But how would it get that high on the walls. Unless the break was upstairs, but there would be a stairway.... And it's on all sides of the house..... I agree, you'd think the weight would blow out both glass and maybe walls. I really dont fully understand the whole thing. They did say on the news that they estimated 100,000 gallons. Thats a lot of water. I wish I was colose enough to go look at it. But even if I was close, I suppose it's all "police taped" off anyhow for safety.
Jim
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...

Simple -- it filled the wall cavities from the inside and running thru ceilings, etc.
Think putting a garden hose into a hole in the wall -- doesn't matter whether it's at the top or the bottom; more will come in than leak out and since you have supply pressure it will rise to the top and be force out wherever it can find an opening. The largest holes will have the most visible ice because they had the largest leak paths.
I seriously doubt there's but a few feet _AT_MOST_ standing inside.
I didn't look at every picture, but the ones I did that showed windows don't look to me at all like threre's a solid ice block against them on the inside.
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Yes of course. The water lines run inside the exterior wall. That's where the break is, that's what filled up first. Some escaped and froze outside, the amount that escaped and froze inside may not be much different.
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wrote:

...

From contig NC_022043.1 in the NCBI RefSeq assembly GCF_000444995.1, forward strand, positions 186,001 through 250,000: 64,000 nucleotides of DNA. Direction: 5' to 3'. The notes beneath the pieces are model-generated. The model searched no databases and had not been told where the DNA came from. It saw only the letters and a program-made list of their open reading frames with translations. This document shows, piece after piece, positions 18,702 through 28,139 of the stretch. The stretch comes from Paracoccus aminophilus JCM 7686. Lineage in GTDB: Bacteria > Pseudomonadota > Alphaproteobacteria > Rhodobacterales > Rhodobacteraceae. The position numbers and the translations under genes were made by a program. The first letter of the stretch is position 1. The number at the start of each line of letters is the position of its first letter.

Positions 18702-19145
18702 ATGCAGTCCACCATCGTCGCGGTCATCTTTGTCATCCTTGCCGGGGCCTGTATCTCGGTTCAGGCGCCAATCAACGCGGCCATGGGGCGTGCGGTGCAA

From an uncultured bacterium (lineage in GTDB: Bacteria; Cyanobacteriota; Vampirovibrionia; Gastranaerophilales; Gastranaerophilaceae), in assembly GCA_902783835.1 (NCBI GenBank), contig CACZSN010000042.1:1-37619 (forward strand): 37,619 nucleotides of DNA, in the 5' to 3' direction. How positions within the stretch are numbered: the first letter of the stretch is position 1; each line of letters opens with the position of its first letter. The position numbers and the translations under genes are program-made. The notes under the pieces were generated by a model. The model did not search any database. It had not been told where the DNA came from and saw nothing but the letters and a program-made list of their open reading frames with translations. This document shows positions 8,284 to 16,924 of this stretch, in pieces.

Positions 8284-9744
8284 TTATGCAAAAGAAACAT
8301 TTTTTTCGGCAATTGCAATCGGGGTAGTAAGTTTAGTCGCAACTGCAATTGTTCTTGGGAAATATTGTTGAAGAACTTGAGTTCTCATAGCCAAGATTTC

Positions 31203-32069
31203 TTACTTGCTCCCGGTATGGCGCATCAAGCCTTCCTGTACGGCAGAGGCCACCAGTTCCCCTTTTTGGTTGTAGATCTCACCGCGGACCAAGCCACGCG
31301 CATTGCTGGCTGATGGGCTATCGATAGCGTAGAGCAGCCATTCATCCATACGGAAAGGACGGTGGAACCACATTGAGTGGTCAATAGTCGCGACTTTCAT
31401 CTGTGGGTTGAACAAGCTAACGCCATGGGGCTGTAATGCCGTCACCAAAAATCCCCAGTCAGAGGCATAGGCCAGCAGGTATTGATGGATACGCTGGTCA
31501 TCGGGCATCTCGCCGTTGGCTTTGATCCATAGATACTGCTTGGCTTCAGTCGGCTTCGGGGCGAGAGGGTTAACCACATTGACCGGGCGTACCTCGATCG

Looks to me more likely than filled house full of water that it ran down wall cavities and came out everywhere there was an opening. I'm sure there's water inside but doesn't appear to be a solid ice block on the inside of the windows nor would I expect it wouldn't have blown out a wall somewhere w/ that much weight/lateral loading. New meaning to "leak test", however...
-- ***********************************************************
Check the water meter records for the amount of water involved.
If the leak was at the right rate, the water could have frozen in layers, thus never really having the pressure on the walls of the equivalent depth of water (other than some effect from the expansion when freezing). The ice would be its own structure after freezing.
If the house didn't have leaks before, it does now, that's for sure.
Should we talk mold problems?
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...

...
Possible, but I don't see how it could do that and have flowed outside as it did (in the quantity it did) if it was freezing at the same rate as flowing, essentially...
I'm convinced it isn't anyways even close to full of water (or ice) whether anyone else is or not... :)